The "Space Age" will also be the "Rocket Age" since rockets will be the main means of traveling in space. There are various different kinds of rocket engine, but the traditional chemical rocket engine (in which a fuel and an oxidizer are mixed and the hot gases produced are ejected in the opposite direction to the direction of travel) will be the "work-horse" of life in space, like motor-car engines on Earth. To date most rocket engines are made to operate only once on an "expendable" vehicle, like a missile. So rocket operations are extremely expensive and small scale, and rocket engineering is still a small, specialized field.
In the Rocket Age, rocket engines and rocket vehicles will be "reusable" like all other forms of transportation. Railways, shipping lines, airlines etc don't use the word "reusable" because it's obvious. We don't talk about "reusable cars", "reusable buses", or "reusable aeroplanes". So it should and will be with space vehicles. So, far from being a small technical back-water, rocket engineering is still in its early days and has yet to see its heyday.
So we're looking forward to the era in which chemical rocket engines of many sizes and shapes are in everyday use - the "work-horses" of life in orbit. Without trying to predict the details such as what size and types of vehicles, what orbits, what types of engine and so on will be used, it is possible to foresee many of the broad outlines of the "rocket age". For example, rocket vehicles for launch, for in-orbit operations, and for longer trips such as to the Moon and back, will differ in many ways - though some may be multi-purpose, probably particularly at the early stages before the different markets are large enough to support more specialized vehicles. Specifically, vehicles used for launching from Earth to orbit and returning to Earth need to have aerodynamic and thermal protection which isn't needed for operations in space. Vehicles that operate only in space will have weird and wonderful shapes without concern for aerodynamics, but to have minimum mass among other constraints.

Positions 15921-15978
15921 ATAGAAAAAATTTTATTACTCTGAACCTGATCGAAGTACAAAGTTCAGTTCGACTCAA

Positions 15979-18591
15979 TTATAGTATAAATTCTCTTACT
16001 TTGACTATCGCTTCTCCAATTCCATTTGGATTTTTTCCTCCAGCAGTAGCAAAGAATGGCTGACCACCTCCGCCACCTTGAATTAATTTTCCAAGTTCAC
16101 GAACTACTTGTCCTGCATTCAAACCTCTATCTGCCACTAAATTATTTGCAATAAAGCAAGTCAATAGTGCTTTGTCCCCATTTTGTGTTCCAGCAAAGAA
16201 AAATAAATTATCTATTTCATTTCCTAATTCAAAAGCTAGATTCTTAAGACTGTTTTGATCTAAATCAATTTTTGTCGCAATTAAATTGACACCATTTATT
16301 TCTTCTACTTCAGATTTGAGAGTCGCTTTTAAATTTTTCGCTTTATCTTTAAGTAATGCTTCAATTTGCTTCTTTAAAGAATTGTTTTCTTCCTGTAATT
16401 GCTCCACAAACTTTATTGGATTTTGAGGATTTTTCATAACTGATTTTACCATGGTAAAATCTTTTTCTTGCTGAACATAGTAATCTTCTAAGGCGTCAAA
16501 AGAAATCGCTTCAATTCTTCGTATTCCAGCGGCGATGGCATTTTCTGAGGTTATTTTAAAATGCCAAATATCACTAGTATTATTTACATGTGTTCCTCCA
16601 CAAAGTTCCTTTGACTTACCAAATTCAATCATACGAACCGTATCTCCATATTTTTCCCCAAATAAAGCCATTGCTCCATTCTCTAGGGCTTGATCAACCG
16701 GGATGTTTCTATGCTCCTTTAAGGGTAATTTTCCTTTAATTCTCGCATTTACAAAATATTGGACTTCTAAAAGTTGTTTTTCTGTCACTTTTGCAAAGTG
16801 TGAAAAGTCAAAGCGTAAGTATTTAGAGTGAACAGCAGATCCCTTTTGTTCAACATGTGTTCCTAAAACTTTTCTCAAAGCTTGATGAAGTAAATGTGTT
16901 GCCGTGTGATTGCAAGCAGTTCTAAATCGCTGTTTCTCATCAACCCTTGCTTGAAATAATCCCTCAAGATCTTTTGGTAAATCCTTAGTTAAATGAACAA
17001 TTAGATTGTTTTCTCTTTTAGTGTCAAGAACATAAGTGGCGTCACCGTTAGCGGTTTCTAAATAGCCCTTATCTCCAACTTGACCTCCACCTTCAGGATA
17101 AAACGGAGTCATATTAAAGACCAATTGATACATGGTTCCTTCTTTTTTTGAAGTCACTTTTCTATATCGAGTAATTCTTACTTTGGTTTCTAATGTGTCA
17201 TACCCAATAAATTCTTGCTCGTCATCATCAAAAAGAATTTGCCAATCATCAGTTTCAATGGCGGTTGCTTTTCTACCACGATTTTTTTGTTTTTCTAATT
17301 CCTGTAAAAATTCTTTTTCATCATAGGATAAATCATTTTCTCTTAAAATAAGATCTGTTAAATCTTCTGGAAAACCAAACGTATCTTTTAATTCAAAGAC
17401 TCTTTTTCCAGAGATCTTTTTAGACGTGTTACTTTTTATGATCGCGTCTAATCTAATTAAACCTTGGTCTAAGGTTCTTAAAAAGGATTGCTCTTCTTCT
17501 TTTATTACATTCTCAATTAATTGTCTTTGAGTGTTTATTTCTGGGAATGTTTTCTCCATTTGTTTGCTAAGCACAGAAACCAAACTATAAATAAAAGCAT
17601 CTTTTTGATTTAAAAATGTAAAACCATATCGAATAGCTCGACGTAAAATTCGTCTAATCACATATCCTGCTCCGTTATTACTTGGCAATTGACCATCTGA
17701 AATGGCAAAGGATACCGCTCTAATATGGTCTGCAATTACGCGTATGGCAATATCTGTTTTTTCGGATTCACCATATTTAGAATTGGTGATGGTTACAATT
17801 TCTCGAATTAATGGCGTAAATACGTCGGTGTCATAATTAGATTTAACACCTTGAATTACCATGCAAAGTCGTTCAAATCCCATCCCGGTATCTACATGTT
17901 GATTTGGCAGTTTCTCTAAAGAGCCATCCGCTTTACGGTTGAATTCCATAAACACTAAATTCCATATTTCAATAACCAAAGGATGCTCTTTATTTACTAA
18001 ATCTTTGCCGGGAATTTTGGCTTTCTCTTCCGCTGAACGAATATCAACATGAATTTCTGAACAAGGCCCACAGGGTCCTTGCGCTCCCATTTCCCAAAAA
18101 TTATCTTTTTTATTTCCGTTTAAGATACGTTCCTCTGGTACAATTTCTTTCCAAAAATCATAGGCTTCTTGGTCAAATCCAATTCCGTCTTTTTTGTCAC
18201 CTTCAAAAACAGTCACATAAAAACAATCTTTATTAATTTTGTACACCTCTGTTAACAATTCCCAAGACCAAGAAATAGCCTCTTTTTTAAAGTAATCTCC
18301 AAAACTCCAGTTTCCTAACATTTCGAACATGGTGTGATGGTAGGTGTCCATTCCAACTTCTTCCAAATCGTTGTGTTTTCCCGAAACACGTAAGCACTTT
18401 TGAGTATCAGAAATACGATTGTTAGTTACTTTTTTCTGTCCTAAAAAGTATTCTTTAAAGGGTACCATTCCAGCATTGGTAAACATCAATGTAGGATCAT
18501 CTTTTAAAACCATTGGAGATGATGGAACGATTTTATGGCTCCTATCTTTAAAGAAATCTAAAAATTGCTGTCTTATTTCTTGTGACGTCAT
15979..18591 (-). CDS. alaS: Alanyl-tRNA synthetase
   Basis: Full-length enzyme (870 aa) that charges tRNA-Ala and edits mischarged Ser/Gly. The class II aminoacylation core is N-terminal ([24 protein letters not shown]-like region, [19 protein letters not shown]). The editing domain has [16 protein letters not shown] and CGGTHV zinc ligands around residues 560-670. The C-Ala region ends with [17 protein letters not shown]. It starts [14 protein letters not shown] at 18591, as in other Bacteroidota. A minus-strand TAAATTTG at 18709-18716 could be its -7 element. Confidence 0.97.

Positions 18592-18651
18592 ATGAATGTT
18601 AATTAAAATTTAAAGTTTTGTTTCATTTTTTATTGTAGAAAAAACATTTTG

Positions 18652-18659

Another example is that although using LH2 (liquid hydrogen) / LOX (liquid oxygen) engines is in some respects more tricky than, say kerosene / LOX engines, it has the advantage that LH2 and LOX can be made by splitting water (H2O) using electricity. In orbit electricity can be generated from sunlight - so without using any fuel - and so wherever there's water you can make rocket fuel. This will be very useful in orbital operations, and we can envisage propellant stores comprising large insulated tanks for both LH2 and LOX, with insulated piping and pumps for recompressing gas to liquid, large water tanks, large solar panels for generating electricity, docks for receiving bulk supplies, exhangeable tanks, specialised delivery vehicles, pumps for supplying customer vehicles - whether passenger craft returning to Earth, small local orbit "taxis", cargo craft heading up to the Moon or further out, and others. The detailed design of these facilities to make them economical and competitive, raises loads of fascinating design issues. But with an orbital tourism business generating tens of $billions of turnover, it's easy to see that such business opportunities will exist. And from a business point of view they're far more promising, near-term and potentially profitable than plans for a possible government-financed base on Mars possibly 40 (?) years from now.